What is Bulimia Nervosa?


Bulimia nervosa is an eating disorder, where an individual eats a large amount of food in a short time, followed by an attempt to prevent weight gain where they try to counteract the effects of the binge through vomiting, using laxatives, exercising to excess or going on crash diets. Regular episodes of compulsive overeating typically result in a feeling of losing control, guilt, and shame.

After a binge, the individual usually panics about possible weight gain leading them to purge the food or engage in excessive exercise to counteract the binge eating episode and regain control. This cycle of binging and purging is the main characteristic of bulimia nervosa. The exact development of the condition varies from person to person, although factors of low self-esteem, negative body image, stress and emotional problems are common. 

 

Our Expertise


Psychologists at The Mental Health Company can provide the necessary treatment for Bulimia Nervosa that focuses on breaking this binge and purge cycle and encourages a healthier approach to eating habits and food. Regardless of how you have been struggling, our experienced team will create a therapy program suited to you and resolve the root cause of bulimia. The treatment of choice is cognitive-behavioural therapy that will not only break the binge and purge cycle but also change your eating patterns and solve emotional issues. All of our Psychologists are fully qualified and hold a current membership of the Psychological Society of Ireland.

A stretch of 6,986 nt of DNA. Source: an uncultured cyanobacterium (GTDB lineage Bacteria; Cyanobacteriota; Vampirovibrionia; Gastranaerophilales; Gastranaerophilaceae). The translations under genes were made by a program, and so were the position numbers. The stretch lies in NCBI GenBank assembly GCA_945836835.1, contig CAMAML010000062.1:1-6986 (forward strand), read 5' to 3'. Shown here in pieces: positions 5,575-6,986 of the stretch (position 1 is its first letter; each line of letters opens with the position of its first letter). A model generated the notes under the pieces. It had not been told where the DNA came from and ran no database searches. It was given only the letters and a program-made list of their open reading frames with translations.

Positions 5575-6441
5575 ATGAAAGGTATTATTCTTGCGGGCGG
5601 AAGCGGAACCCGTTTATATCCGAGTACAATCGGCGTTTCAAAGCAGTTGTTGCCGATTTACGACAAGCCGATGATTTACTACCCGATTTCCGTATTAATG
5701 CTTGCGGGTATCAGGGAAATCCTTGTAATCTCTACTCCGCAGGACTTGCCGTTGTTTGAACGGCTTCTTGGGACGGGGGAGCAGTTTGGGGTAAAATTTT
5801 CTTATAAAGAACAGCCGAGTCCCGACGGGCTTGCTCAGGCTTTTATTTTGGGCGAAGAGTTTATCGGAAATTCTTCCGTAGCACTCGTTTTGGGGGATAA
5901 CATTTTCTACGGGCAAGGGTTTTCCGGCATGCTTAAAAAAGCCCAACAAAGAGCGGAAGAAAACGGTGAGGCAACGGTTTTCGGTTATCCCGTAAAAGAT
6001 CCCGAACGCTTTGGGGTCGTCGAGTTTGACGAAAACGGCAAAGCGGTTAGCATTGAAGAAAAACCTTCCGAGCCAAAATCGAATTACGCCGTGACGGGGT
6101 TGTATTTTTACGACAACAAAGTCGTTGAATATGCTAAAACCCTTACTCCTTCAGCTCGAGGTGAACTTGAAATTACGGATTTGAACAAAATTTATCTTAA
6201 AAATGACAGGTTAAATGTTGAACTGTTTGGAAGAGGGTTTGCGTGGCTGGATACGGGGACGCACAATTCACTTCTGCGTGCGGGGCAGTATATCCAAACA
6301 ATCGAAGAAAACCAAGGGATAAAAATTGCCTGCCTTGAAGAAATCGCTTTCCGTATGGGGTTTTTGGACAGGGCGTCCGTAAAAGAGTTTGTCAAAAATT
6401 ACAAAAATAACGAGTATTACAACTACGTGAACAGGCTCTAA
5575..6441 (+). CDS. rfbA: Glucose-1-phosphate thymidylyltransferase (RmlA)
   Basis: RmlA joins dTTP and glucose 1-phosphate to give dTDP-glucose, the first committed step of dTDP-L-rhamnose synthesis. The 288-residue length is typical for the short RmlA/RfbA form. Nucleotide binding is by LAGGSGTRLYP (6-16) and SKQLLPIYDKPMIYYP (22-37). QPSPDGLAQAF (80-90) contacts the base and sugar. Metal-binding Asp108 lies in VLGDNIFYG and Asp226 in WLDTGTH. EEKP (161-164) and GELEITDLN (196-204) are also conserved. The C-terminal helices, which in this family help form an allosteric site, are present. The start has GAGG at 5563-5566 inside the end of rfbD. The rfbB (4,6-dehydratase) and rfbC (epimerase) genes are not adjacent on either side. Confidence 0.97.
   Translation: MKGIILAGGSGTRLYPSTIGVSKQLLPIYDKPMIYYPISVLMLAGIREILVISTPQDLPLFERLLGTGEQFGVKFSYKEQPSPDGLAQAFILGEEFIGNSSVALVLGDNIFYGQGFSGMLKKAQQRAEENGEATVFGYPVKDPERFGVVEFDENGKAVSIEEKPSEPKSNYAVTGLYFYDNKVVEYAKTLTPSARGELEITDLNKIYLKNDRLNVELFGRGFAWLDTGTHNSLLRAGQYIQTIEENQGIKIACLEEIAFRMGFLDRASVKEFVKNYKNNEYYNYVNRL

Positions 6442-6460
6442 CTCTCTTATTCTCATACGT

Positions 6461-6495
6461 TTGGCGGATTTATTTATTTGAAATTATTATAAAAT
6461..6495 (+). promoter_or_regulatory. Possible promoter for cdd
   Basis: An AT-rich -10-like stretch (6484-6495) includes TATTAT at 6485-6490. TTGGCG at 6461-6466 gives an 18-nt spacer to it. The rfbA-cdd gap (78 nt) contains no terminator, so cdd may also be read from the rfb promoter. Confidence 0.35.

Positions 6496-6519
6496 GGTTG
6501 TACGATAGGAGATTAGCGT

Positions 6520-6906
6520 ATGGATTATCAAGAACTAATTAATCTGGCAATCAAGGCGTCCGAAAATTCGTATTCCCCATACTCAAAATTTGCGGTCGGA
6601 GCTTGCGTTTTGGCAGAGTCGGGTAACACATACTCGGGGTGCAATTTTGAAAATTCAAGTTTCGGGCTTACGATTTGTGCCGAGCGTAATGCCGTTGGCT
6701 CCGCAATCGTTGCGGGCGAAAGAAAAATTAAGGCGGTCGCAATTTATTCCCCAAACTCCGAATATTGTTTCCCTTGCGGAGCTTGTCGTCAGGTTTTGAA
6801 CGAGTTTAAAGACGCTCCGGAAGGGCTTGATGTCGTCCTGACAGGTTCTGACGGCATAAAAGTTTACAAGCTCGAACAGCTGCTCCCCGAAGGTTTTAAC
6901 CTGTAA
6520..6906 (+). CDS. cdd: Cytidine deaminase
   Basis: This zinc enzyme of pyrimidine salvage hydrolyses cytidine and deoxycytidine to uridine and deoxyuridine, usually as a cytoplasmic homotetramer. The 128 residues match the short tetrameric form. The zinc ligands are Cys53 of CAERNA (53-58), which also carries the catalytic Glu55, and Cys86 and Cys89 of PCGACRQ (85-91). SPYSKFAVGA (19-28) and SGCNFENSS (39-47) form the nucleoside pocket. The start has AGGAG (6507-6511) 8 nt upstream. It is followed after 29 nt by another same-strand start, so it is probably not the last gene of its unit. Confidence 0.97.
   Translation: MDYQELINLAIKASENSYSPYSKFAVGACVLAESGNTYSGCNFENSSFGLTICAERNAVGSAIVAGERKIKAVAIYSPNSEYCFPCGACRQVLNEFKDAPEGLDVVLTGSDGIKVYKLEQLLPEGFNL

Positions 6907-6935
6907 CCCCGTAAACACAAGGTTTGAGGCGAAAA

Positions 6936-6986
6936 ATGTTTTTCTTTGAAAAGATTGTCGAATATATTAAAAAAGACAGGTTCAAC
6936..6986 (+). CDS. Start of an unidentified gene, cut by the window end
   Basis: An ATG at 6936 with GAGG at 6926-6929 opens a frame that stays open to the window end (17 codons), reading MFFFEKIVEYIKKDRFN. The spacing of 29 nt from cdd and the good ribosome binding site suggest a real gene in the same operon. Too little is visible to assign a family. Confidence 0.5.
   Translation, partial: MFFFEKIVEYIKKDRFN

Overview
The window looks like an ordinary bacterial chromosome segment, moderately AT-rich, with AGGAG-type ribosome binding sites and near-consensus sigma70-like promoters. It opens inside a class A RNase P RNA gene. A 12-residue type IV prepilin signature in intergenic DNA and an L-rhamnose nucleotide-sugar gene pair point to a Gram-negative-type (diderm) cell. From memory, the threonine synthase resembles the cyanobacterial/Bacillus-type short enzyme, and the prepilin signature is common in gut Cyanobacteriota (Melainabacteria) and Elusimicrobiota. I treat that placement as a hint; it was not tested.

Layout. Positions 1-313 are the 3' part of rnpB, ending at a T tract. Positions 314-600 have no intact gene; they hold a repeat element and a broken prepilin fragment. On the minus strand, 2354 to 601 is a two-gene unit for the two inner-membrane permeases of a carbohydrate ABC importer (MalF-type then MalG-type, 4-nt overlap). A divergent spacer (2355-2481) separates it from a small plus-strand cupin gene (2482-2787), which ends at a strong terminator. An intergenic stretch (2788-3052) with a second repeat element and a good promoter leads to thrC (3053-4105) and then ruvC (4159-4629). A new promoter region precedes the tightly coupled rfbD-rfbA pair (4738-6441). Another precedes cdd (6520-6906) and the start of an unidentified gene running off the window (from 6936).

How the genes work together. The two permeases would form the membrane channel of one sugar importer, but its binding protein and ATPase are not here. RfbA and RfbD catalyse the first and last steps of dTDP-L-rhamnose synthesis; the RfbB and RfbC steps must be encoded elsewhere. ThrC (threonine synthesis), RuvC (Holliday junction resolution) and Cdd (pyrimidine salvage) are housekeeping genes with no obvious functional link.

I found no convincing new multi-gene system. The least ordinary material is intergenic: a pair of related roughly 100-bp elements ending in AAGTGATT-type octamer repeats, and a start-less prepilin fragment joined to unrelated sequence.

How We Can Help


Cognitive Behavior Therapy: 

Cognitive behavioural therapy is the one of the many approaches used by our psychologists in the treatment of bulimia, which aims to alter the negative thought processes associated with the condition and encourage the acquisition of new more realistic and healthy beliefs about body shape, weight and food.

Through behavioural interventions the psychologist will aim to move the patient away from the associated unhealthy eating behaviour and promote a positive and healthy approach to diet and lifestyle.

Treatment will also involve an in-depth understanding of how early development may be impacting on the development of the condition. Clarity about any underlying family issues may be helpful to encourage the client to move away from bulimia.

Find out more about cognitive behaviour therapy here.

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